In response, TSA spokesman Mike England told Homeland Security Today, "TSA and the Department of Homeland Security Office of the Inspector General are equally committed to ensuring the TSA Office of Inspection accomplishes its work with maximum efficiency."
England said, "TSA is working with the OIG to satisfactorily close the two remaining items from the OIG audit, and is conducting a full position classification review of the OOI personnel structure."
"We will work cooperatively with OIG staff to ensure the scope of the position classification review is thorough and meets the intent of the OIG recommendation," England stated, adding that TSA’s "OOI serves a critical role in ensuring the integrity, efficiency and effectiveness of the TSA workforce, its operations and programs. TSA will always take the necessary steps to ensure the security of the traveling public and to responsibly manage tax payer dollars.”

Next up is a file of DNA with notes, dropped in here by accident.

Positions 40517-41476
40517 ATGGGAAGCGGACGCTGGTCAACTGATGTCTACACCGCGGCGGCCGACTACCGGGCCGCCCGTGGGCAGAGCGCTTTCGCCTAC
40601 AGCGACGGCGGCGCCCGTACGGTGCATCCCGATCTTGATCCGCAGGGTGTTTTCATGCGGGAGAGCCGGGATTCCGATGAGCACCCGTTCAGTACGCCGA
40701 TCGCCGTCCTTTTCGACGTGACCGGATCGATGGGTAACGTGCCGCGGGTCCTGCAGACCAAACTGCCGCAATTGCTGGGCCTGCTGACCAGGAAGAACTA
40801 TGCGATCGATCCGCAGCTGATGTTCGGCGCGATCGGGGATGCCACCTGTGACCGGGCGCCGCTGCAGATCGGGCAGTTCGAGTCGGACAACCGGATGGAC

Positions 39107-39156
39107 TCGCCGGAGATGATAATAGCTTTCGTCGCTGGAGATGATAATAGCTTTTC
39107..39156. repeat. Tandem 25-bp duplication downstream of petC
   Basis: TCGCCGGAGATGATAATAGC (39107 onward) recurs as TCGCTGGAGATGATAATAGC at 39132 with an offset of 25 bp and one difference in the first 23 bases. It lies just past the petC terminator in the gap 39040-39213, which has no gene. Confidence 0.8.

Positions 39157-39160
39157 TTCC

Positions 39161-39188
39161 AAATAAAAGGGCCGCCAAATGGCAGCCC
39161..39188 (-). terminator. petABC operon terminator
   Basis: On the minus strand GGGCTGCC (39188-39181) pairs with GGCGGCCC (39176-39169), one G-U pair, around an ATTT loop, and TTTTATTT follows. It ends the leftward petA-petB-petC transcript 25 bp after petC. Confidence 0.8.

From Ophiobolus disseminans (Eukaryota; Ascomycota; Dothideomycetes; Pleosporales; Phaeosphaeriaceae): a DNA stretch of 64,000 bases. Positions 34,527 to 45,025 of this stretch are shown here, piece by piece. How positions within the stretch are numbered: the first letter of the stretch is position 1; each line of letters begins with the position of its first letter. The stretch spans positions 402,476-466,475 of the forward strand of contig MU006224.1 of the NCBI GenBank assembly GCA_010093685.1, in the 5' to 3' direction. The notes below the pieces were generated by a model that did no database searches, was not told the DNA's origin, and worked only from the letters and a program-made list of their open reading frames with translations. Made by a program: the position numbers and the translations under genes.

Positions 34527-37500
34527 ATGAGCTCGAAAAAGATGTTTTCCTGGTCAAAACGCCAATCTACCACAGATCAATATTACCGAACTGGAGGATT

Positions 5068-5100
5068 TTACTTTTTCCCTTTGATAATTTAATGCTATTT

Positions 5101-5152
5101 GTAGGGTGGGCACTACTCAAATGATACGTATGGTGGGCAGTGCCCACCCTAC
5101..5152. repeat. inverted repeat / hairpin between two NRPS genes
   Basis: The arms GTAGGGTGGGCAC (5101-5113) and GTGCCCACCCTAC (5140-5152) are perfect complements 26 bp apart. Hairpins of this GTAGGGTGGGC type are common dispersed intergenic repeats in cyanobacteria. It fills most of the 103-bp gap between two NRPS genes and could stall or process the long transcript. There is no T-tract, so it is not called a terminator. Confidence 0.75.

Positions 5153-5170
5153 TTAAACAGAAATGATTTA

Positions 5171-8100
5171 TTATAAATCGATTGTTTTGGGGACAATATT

According to the IG’s initial audit, OOI also had failed to plan out its yearly work beforehand. OOI investigations also lacked performance measures to check that the work done actually fulfilled its intended purpose.
And without an annual plan or performance measures, OOI could not establish an annual budget, the IG determined. It also didn’t have any quality controls on its work, causing problems with the accuracy of data entered into the management information system.
The IG believes that resolving all of its recommendations could help TSA improve efforts to achieve its mission of keeping airports safe.
“By analyzing and realigning the OOI workforce to better suit its mission, TSA could realize cost savings, improve transparency and accountability and enhance its efforts to protect the nation’s transportation systems,” the report stated.